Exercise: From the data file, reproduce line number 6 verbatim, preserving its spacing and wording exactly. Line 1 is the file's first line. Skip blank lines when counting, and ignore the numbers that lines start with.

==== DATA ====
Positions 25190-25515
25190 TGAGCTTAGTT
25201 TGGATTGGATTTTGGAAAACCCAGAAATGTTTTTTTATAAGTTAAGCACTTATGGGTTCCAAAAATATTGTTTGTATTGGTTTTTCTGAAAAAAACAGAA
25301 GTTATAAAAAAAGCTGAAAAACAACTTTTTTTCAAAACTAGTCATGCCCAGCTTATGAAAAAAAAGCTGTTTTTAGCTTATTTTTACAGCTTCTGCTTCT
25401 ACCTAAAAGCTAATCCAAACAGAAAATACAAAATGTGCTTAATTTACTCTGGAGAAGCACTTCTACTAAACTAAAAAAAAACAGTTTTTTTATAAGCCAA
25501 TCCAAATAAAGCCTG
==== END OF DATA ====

25501 TCCAAATAAAGCCTG